Welcome to India

On 25 January 2010 I stepped off Jet Airways flight number 2633 in Amritsar, Punjab at 2pm and could not wipe the grin from my face. I’ve waited my entire life to come here and can’t believe I have finally made it. I’ve heard all of the stories and stereotypes and now it’s my turn to make up my own mind about this bold yet beautiful, colourful and confusing, delicious and delightful country; Welcome to India. My first destination has to be the Punjab in north India, where my parents were born and raised, where my routes are, and where I am from. This place has influenced my upbringing, career, taste buds, religious thinking and family values that I hold very close to my heart, even though they have often clashed with the western viewpoints I am offered growing up with dual heritage in England. Well, I am here to understand these differing ideologies better, see where mum and dad grew up and meet their siblings that are here, learn what I can of Sikhism the religion that I have experienced only in the West, and get a grasp on contemporary life in India and the major problems and opportunities affecting this rapidly growing nation. Hmm that’s quite a tall order, but I’m interesting in all of this and more so will have to see how I get on over the next 3 and a bit months.

The Purewal Family 

The last time I set foot on India soil was in 1980 at 9 months old. My mother was determined she was not going to miss her youngest brother’s wedding so flew me and my four siblings aged 5-10 at the time to India. I have not returned since as mum and dad never really visited very often, they made England their home and were always working very hard bringing us up to give us the best in life. The few times they did it always clashed with my school and university terms. My education was considered as a priority so I missed out, and as I got older my desire to visit grew but I wanted the experience to be more than a two week holiday of quick family visits, a few gurdwaras and shopping; I wanted to live it and understand it. My friends and family have mixed feelings about the Punjab and its people, and some of their opinions I now realise are a result of such brief encounters. I don’t agree already with some of the conclusions they have drawn.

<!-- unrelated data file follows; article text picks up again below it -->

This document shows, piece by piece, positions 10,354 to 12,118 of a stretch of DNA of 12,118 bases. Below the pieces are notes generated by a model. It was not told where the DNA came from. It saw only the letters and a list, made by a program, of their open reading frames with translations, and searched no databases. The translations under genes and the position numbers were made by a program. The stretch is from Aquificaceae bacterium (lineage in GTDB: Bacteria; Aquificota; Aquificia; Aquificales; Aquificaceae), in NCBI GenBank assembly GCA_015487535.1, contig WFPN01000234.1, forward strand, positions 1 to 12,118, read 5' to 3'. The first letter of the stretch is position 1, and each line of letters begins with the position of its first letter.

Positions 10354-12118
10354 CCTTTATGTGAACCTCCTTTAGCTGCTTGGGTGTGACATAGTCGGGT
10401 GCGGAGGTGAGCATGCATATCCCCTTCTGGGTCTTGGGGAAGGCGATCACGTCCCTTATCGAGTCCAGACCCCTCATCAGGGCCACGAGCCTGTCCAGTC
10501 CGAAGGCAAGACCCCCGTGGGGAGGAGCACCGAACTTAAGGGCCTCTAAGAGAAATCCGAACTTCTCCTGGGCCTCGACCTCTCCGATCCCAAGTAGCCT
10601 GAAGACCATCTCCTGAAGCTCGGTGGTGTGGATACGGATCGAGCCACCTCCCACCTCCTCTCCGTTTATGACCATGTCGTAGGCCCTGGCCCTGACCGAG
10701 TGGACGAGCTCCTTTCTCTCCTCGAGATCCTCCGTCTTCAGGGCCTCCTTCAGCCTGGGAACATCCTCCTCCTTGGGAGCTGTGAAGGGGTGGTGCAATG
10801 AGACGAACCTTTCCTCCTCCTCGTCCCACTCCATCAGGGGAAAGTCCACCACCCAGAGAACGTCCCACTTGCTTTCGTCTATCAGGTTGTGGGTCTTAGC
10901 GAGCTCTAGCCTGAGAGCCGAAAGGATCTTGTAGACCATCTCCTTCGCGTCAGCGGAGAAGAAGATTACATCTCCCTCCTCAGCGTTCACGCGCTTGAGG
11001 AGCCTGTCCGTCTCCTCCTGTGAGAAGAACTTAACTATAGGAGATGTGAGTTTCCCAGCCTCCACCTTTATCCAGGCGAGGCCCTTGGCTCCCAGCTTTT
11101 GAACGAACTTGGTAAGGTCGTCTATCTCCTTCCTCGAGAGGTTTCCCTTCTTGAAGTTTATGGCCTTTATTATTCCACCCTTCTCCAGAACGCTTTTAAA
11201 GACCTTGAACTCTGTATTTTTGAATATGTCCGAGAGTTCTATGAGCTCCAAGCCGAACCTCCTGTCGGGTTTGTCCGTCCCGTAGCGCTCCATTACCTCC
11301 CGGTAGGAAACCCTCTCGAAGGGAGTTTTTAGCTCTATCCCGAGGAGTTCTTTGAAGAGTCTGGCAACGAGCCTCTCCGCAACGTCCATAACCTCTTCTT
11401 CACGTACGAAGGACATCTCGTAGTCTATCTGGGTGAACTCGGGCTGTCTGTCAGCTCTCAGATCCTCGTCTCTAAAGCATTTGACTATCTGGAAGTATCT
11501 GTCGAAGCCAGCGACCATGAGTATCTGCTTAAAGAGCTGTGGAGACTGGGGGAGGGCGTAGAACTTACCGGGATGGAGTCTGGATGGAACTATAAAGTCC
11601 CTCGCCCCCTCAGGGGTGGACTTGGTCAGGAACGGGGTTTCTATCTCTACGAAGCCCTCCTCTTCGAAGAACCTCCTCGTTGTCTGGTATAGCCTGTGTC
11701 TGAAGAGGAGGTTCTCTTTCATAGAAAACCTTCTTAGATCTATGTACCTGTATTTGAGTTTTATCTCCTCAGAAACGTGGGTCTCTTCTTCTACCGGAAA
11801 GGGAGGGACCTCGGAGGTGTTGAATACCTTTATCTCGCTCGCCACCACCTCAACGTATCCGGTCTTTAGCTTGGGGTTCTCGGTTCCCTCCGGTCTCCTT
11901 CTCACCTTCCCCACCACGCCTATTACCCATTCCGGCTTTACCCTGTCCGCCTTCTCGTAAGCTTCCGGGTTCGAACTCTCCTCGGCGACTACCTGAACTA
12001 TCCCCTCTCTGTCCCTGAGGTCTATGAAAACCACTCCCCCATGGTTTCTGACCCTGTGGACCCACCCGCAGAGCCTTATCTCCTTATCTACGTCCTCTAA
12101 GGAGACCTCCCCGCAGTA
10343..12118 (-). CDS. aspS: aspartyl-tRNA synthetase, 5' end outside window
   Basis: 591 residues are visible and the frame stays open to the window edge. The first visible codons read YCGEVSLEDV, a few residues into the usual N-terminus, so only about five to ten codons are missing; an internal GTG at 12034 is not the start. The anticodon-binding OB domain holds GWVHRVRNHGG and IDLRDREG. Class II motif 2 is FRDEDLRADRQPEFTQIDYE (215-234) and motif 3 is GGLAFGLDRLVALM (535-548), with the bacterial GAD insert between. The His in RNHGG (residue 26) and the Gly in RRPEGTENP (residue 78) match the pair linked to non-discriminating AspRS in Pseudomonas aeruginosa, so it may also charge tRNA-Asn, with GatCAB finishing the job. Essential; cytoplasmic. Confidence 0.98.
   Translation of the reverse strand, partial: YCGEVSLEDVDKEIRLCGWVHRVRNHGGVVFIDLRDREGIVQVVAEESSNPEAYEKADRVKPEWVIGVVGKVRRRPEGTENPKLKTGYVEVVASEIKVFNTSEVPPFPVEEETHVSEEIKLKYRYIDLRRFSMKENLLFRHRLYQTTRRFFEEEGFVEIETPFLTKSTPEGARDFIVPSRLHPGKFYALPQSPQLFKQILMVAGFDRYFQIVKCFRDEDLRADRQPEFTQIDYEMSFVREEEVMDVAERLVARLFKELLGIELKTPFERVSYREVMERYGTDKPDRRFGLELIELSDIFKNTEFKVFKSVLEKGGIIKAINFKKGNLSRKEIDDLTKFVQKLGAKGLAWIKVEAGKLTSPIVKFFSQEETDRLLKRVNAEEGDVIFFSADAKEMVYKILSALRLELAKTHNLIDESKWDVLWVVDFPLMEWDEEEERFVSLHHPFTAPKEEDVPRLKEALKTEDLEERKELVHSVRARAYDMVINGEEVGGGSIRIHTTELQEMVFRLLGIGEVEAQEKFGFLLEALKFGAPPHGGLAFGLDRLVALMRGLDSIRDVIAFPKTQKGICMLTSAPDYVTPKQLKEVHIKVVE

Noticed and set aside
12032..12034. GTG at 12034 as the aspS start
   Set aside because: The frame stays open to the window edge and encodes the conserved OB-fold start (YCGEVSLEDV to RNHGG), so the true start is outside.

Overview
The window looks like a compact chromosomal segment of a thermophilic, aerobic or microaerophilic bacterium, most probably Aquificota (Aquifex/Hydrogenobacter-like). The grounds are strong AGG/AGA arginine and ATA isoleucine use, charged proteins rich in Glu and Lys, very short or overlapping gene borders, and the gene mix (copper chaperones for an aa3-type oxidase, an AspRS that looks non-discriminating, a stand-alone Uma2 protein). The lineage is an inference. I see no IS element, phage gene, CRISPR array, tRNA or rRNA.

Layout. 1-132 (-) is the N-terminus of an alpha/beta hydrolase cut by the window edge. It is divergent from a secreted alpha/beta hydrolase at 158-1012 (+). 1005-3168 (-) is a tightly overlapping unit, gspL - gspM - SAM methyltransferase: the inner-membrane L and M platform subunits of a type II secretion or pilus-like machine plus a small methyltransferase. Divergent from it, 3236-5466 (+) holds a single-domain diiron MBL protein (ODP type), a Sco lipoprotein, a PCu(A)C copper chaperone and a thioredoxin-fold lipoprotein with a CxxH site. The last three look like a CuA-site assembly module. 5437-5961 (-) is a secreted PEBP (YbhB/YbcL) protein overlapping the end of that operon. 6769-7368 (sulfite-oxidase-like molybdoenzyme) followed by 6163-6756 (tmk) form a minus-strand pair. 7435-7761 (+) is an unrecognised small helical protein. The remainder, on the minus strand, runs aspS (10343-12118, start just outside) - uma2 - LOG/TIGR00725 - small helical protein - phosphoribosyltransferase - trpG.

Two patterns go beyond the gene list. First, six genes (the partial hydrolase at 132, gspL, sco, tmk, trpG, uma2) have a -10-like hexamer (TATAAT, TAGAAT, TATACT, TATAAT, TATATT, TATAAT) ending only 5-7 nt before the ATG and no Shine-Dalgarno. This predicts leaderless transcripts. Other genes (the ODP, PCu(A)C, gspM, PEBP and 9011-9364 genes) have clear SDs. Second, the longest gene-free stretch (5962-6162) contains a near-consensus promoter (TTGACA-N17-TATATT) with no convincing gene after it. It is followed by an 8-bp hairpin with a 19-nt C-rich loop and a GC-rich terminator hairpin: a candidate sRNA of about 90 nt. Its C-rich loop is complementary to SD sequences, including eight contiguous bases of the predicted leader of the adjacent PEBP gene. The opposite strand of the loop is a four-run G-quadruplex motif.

Bit of Background: the Punjab is in the north west of India, translates into ‘Five Waters’ and is named after its five rivers; Beas, Jhelum, Chenab, Ravi and Sutlej. The beautiful fertile land produces 20% of the country’s wheat amongst many other crops including rice, barley, sugarcane, maize, vegetables and fruit. Oh and not forgetting 15% of India’s cotton. Popular Punjabi people include the country’s current Prime Minister Manmohan Singh and cricketer Harbhajan Singh. The Punjabi food and culture from sarson da saag to bhangra music has spread around the world with more expatriates per capita than any other Indian state.


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